Pound Cake For 50?

Decorating By soph917 Updated 23 Jun 2010 , 5:47pm by KHalstead

soph917 Posted 23 Jun 2010 , 7:15am
post #1 of 7

So it has been a very long time since I have made pound cake, and I have had a request for pound cake by this Friday. For 50 people. First of all, I have to nail down a recipe, which means baking one off and taste testing it. It will be used for strawberry shortcake, so not much else to worry about- no fillings, frosting, or decorating.

So my questions-
Can I bake pound cake in anything else beside a bundt or loaf pan? Is it just traditionally done in these pans, or is there any significance?

I am thinking for my 9x5 loaf pans will yield 9 servings. Is this correct? And I have been trying to figure out how many servings a bundt pan will yield, but the information is all over the place on that one. Should I just tell her (it's my aunt) that she's getting loaves, and thats all I can do, since it's so last minute? Loaves just seem like they would be easier all around to me....

Also, how would YOU charge a client that just wanted cake? No fillings, frostings, or decor? It's still a scratch cake, and a lot of it, so its NOT a freebie, but I can't very well charge the same price that I would for a regular cake. I am just interested to hear what others are thinking on this matter.

TIA!

6 replies
SugarNSpiceDiva Posted 23 Jun 2010 , 8:15am
post #2 of 7

I don't sell cakes, but I can pretty much guess the answers you will get. You need to figure out how much it costs you to make the pound cake. It's just like figuring the cost for a regular cake, except it will probably be easier, since you don't have as much to figure in without all the extra stuff. Once you figure out your cost for your supplies, equipment, time and labor, what others in your area charge, then you will be able to make a better decision about what to charge. If you sell cakes regularly, do you have a system for pricing them? If not, I know there are pricing matrixes here in the forums. Just omit the stuff you don't have to do.

As for the pound cake, I believe it can be baked in anything. If I'm right, because of the density, cakers use it a lot for carving.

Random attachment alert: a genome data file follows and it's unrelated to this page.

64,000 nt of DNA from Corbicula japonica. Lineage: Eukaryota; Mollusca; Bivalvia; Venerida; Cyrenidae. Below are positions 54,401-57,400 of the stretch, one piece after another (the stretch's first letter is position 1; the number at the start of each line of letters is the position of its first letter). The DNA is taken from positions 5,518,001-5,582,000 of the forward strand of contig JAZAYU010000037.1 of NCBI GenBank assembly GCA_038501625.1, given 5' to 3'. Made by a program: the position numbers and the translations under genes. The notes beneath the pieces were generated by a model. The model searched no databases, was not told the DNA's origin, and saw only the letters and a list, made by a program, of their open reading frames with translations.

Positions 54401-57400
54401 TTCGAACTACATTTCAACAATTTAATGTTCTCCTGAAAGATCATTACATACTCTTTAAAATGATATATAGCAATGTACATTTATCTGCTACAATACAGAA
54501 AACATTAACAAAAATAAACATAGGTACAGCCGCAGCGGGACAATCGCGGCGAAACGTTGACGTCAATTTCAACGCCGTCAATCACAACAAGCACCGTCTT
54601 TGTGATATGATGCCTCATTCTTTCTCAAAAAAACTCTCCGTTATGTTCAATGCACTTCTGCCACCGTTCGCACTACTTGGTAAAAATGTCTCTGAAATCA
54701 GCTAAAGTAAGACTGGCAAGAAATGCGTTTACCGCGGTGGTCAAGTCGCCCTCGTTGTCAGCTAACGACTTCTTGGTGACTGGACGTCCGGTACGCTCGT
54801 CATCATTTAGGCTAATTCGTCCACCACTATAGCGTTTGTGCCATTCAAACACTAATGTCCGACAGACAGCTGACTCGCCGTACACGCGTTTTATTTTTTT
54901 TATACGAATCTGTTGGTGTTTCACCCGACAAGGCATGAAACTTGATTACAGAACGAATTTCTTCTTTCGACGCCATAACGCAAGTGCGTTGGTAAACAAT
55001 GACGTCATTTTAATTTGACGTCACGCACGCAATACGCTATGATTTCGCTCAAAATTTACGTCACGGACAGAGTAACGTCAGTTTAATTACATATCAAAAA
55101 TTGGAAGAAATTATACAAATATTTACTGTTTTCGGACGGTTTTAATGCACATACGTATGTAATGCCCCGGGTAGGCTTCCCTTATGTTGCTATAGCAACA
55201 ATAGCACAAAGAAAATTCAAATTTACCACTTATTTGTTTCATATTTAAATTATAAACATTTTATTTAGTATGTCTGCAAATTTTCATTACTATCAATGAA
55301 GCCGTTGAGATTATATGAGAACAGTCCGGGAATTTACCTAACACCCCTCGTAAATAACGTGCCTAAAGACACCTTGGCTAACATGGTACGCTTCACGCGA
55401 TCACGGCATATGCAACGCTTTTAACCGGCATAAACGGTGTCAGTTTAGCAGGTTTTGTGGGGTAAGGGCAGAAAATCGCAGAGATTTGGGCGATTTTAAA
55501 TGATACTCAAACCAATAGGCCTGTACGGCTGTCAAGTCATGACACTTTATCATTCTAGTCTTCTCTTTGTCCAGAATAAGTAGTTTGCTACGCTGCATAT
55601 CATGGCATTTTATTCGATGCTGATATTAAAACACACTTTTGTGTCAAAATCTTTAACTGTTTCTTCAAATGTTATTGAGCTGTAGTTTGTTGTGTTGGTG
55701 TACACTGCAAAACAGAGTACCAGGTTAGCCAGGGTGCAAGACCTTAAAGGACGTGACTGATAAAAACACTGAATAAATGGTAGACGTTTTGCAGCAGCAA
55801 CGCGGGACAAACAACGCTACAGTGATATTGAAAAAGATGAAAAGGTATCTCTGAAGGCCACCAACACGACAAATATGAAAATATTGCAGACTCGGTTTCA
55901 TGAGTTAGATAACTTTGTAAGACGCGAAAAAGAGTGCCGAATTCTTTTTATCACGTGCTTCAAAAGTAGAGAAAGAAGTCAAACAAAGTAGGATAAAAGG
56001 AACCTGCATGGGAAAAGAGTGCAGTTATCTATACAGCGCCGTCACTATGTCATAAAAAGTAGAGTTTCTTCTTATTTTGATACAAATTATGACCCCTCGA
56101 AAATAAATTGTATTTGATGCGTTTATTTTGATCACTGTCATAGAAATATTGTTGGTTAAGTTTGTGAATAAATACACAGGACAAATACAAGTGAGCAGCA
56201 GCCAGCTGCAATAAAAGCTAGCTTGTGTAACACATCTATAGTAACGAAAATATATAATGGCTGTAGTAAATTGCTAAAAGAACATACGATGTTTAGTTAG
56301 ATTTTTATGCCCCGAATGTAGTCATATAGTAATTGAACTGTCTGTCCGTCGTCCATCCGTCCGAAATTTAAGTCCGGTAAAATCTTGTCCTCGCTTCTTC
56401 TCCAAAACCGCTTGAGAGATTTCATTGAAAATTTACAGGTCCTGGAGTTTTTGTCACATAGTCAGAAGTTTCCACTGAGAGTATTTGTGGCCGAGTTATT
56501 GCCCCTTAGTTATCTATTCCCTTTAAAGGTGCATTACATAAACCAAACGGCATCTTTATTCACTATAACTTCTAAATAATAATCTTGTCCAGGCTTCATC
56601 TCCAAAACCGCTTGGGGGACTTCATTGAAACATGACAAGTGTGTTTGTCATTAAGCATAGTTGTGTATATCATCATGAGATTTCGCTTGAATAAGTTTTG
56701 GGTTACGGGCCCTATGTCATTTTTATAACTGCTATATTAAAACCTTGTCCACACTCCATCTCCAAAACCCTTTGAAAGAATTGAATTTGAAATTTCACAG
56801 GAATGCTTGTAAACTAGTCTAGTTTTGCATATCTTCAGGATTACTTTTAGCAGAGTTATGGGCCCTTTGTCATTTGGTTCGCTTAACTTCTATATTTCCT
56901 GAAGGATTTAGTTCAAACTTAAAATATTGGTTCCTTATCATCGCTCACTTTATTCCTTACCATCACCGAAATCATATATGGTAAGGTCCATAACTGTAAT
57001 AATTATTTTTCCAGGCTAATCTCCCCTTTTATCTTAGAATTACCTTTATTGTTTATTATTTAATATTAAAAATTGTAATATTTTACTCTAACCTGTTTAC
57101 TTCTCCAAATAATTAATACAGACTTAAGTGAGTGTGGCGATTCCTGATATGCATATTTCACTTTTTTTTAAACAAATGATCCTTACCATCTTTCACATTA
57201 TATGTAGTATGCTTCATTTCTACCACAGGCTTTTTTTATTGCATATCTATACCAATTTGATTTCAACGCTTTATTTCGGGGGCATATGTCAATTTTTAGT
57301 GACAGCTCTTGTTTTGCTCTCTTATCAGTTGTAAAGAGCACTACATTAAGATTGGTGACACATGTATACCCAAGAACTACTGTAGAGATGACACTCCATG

HTH! Good luck on your cake! icon_biggrin.gif

leily Posted 23 Jun 2010 , 8:22am
post #3 of 7
Quote:
Originally Posted by soph917

Also, how would YOU charge a client that just wanted cake? No fillings, frostings, or decor? It's still a scratch cake, and a lot of it, so its NOT a freebie, but I can't very well charge the same price that I would for a regular cake. I am just interested to hear what others are thinking on this matter.




I would charge the same amount as i do for a frosted and decorated cake. It is a special request which means it cost more than if i did it all the time. Since it's not covered i would have to bake as late as possible so it doesn't dry out.

As for how much, it depends on what prices you're paying for your ingredients. which are different than what i would pay for mine.

Wesha Posted 23 Jun 2010 , 5:27pm
post #4 of 7

When I bake pound cakes for the farmers market and slice them up, I bake them im a 10 in tube pan and can get 15 generous slices sometimes more out of it. For a whole pound cake, I normally charge $30.00 for my area. Hope that helps

dmo4ab Posted 23 Jun 2010 , 5:37pm
post #5 of 7

You can bake a pound cake as a layer cake. I holds up well. I just did one last night.

And I would charge the price you use per serving for a plain buttercream frosted cake.

Kimmers971 Posted 23 Jun 2010 , 5:39pm
post #6 of 7

I recently did one in a half sheet pan and it worked out just fine.

KHalstead Posted 23 Jun 2010 , 5:47pm
post #7 of 7

I also would charge your regular price, pound cake is by nature usually a bit more expensive ingredient wise (with all the butter) than a regular cake recipe. I would explain to your aunt that pound cakes cost MORE for you to make than your other cakes, but since you're not decorating you'll ONLY charge her your regular cake price , even for the pound cake.

Make her feel like she's getting a deal lol

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